Scientific American just published an article by Brett Isreal with a stiff warning that users of tobacco products are also inhaling live bacteria into their lungs when they smoke tobacco.
The amount of carcinogenic substances and chemicals in cigarettes has been the bulk of the research studies, along with the effects of nicotine addition, until now.
This new research study at University of Maryland points to “hundreds of different strains of bacteria” being introduced to the body with cigarette use. The facts found in this research study begin to explain why smokers contract so many infections and chronic diseases.
The live bacteria, which they are inhaling also contains human pathogens. This is a very serious discovery and researches are trying to deal with the public health implications and additional risks from the second-hand smoke.
Almost every organ in the human body system is harmed by smoking cigarettes. The evidence points to high risks for catching colds, influenza, asthma, bacterial pneumonia, and even interstitial lung disease.
Cancer research facilities are finding the news of this study exciting because it spurs on new research opportunities on the bacterial diversity of tobacco. This is critical research to help scientist understand the dangers for everyone who is exposed, whether they are the smoker or a passerby who experiences the smoke indirectly.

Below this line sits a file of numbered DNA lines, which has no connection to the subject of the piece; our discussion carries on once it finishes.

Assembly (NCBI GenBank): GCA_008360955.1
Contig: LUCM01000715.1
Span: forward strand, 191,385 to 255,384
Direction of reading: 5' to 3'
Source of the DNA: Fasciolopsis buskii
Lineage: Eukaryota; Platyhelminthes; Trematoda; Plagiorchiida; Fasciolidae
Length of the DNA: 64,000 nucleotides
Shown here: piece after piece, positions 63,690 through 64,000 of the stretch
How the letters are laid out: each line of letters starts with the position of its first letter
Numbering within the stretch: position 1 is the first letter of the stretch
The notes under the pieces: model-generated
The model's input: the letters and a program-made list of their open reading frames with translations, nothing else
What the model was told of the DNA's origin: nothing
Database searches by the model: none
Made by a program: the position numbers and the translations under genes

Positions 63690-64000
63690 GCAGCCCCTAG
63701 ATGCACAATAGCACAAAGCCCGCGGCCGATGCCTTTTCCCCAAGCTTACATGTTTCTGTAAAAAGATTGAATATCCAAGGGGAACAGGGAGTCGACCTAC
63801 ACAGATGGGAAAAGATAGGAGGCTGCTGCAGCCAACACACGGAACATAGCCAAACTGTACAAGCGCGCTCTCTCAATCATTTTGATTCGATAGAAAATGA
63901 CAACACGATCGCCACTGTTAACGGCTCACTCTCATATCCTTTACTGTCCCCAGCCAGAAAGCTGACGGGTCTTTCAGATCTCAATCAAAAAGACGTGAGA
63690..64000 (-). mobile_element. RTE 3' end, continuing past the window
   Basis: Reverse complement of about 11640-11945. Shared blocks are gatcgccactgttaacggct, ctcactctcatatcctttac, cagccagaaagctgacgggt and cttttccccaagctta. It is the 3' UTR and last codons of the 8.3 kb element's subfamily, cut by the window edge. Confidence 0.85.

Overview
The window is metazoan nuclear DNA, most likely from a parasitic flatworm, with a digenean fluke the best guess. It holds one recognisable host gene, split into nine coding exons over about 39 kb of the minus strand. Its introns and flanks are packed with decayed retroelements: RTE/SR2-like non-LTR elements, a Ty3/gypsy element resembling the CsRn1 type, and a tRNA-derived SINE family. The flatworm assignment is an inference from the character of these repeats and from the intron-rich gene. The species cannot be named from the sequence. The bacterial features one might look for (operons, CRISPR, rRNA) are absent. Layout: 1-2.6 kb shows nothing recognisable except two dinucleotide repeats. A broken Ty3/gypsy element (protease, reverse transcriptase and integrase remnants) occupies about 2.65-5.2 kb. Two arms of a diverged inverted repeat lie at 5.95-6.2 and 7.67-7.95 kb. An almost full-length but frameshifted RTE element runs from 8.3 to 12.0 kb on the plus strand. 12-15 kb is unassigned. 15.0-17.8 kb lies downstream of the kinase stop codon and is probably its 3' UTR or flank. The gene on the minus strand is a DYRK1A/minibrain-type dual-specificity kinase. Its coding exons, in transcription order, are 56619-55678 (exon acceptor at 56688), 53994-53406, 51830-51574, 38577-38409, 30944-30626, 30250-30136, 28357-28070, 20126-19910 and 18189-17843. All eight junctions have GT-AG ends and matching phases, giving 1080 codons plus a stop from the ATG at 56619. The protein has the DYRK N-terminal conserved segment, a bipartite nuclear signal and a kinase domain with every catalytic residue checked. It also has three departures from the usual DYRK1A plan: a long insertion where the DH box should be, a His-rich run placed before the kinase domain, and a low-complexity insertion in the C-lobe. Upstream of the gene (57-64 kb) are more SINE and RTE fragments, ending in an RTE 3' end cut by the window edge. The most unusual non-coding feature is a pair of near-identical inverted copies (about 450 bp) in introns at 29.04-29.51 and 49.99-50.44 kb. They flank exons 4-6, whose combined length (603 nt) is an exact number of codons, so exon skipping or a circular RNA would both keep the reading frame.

The discovery of bacteria contamination in tobacco leaves prior to harvesting caused concern over what happens when the tobacco is harvested and made into tobacco products and cigarettes. The answer that was found is that the harvested tobacco was also contaminated and was a breading ground for various bacterial strains.
The health implications of smoking that was once thought to just be related to ingesting heavy metals, carcinogenic chemicals, and dealing with the negative effects of nicotine has just added another contributor.
The concern of smoking bugs by inhaling them deep into the lungs is a pretty gruesome picture. I thought parasites were bad.
Stay tuned for new health alerts once this study circulates providing the public is made aware.
Excuse me honey, while I go outside to inhale some bugs in that tasty cigarette!
Credit: Brett Israel and Environmental Health News & Scientific American